Dan men do most of the agricultural work, but women help with the harvesting and weeding. Men also do all of the hunting and most of the fishing, while women tend to such domestic duties as caring for the children and preparing the meals. Children help by chasing cattle, or wild animals and birds away from the crops. The Dan also raise livestock such as cattle, cow, sheep, and goats, fowls, and chicken. Some of these animals (white ones) are eaten only on special ritual occasions involving much feasting, or to perform sacrifices for the forgiveness of sin.
The basic unit of Dan culture is the family. Dan culture is patrilineal and polygamous, so this unit comprises a husband, one or more wives and their children. Lineages, or groups of people descended from a common ancestor in the paternal line, live in distinct sections of the town, which are called quarters in Liberian English. Towns group together under a central government are called clans.
Dan men have their own fraternal societies, which marks their initiation into manhood and guides them throughout their lives. Men's societies, curator Barbara Johnson writes, "form the real socio-political unit of power in the Dan community today, as they did in the past." These societies controlled by the elders and acts as a source of power for the community. Boys initiated into the society are prepared to encounter the mysteries of the spirit world and to learn the rules of adult Dan men. Women, too, have a similar society.
These societies demonstrate their power and effectiveness through masquerades, wherein they call upon and control tutelary spirits from the bush, who appear as masked figures in this context. Using these mask-spirits, the societies are able to settle disputes, enforce rules, and correct behavior. All males attend bon, or bush school, during their initiation into these societies when they are adolescents.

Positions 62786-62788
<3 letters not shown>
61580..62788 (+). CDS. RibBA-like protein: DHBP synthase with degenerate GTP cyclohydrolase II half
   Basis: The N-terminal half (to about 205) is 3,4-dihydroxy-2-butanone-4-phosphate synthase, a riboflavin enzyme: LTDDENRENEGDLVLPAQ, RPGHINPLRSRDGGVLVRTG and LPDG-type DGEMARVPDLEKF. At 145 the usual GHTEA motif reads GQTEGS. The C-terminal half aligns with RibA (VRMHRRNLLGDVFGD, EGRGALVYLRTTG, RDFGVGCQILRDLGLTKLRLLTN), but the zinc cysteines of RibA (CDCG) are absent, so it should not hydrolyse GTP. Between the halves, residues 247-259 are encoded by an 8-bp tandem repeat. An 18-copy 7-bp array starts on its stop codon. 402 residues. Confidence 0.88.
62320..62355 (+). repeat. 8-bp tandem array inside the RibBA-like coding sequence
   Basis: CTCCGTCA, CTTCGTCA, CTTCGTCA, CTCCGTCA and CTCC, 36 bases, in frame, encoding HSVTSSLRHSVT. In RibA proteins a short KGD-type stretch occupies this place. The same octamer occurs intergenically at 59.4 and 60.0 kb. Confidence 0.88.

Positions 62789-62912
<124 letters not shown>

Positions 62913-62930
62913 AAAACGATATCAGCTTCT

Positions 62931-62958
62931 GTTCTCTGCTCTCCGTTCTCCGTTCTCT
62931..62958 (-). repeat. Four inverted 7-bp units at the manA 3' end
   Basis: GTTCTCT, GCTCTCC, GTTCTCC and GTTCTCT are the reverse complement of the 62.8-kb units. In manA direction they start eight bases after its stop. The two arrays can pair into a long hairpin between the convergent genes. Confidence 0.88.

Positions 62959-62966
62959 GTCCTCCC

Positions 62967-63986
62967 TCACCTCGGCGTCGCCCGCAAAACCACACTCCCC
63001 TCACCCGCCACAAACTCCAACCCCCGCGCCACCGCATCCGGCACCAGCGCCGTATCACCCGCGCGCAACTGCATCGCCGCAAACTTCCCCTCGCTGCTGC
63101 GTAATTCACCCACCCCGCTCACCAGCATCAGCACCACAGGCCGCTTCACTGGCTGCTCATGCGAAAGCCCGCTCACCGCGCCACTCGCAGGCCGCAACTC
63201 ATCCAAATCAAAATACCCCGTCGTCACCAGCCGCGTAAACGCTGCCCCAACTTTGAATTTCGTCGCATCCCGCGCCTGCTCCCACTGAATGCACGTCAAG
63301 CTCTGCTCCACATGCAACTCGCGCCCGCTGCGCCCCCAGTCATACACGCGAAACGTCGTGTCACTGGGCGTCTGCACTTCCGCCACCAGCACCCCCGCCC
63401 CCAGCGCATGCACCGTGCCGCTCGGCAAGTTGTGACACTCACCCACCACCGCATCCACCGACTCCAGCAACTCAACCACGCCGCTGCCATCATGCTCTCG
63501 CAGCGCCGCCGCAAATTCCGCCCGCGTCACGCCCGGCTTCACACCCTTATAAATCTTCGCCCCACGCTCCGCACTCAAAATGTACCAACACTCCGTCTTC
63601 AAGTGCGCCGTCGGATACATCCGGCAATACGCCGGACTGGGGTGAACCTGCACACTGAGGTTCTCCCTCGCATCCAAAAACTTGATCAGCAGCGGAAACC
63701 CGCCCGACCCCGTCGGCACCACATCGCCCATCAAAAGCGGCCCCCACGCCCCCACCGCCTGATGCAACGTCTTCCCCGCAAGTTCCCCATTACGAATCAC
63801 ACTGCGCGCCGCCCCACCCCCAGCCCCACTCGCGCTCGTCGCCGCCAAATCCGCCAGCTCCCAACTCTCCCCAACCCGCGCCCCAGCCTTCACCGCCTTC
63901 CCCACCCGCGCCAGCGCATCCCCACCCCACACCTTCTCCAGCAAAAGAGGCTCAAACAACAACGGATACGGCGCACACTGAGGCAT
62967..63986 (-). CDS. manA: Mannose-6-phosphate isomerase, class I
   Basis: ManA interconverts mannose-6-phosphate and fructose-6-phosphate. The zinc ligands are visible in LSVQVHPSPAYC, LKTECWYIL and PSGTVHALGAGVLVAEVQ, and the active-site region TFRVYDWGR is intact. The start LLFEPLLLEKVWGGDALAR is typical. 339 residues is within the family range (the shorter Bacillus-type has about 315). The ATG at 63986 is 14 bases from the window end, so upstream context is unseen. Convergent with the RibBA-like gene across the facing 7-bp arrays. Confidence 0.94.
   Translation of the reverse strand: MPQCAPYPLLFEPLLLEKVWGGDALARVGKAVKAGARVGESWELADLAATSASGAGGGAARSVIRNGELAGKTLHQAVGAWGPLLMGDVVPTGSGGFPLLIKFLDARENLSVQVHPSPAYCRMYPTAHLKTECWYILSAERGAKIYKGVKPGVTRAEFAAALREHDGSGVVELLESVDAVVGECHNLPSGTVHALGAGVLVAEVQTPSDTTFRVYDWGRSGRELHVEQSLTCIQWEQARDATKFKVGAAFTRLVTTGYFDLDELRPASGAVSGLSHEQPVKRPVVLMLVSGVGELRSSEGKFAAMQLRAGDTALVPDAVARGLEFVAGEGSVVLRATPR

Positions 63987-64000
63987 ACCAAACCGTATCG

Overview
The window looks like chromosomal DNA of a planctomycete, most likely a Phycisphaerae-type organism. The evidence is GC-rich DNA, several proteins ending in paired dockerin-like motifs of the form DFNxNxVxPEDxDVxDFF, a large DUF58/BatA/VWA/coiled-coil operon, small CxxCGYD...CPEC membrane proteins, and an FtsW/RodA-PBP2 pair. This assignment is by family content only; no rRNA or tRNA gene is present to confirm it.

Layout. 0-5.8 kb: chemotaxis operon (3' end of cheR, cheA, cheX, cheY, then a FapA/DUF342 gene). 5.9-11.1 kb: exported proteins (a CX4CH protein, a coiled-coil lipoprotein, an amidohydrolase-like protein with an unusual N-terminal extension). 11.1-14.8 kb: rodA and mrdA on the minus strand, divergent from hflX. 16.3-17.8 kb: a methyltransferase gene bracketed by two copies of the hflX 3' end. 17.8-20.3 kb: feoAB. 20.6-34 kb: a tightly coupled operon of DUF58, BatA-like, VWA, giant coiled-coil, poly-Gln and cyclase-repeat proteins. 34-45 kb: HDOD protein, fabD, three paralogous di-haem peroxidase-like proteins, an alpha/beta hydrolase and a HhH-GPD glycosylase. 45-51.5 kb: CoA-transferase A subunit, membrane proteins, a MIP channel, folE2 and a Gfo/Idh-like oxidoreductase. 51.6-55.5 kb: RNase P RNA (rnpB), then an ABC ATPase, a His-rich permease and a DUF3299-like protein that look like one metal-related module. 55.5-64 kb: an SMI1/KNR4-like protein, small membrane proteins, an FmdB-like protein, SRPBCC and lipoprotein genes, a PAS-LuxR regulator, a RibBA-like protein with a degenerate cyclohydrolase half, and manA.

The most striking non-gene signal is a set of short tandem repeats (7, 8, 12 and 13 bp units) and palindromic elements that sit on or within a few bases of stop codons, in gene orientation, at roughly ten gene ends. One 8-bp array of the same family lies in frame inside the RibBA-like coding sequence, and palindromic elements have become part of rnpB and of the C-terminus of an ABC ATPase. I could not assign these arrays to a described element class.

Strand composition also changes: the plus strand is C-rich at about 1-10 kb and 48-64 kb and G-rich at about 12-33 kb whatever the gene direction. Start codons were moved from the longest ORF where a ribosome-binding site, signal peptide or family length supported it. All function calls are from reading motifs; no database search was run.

Gor society. Like many Mande cultures, societal organisation centers around "societies": either age group, caste, occupational, or geographic. In the recent historic period, Dan communities were for the first (known) time allied into a political organization, created through the Leopard society (Gor). The Gor spirit of the society focuses on peacemaking between communities which have often been in conflict around the powerful spirit Gor, who is responsible for peacemaking.
Individual villages, even those unified under the Leopard society, still maintain a high degree of political independence.
Dan villages are divided into quarters, each housing an extended family or lineage. Each quarter is headed by a "quarter chief," who is chosen either for being the oldest male in the family or for having the most aggressive personality. Although the village or town chief administers authority over the whole village, the real power comes from the council of elders who assist the chief in all decisions. Honorary chief titles can be given to non-tribe members who have assisted the tribe in charitable means.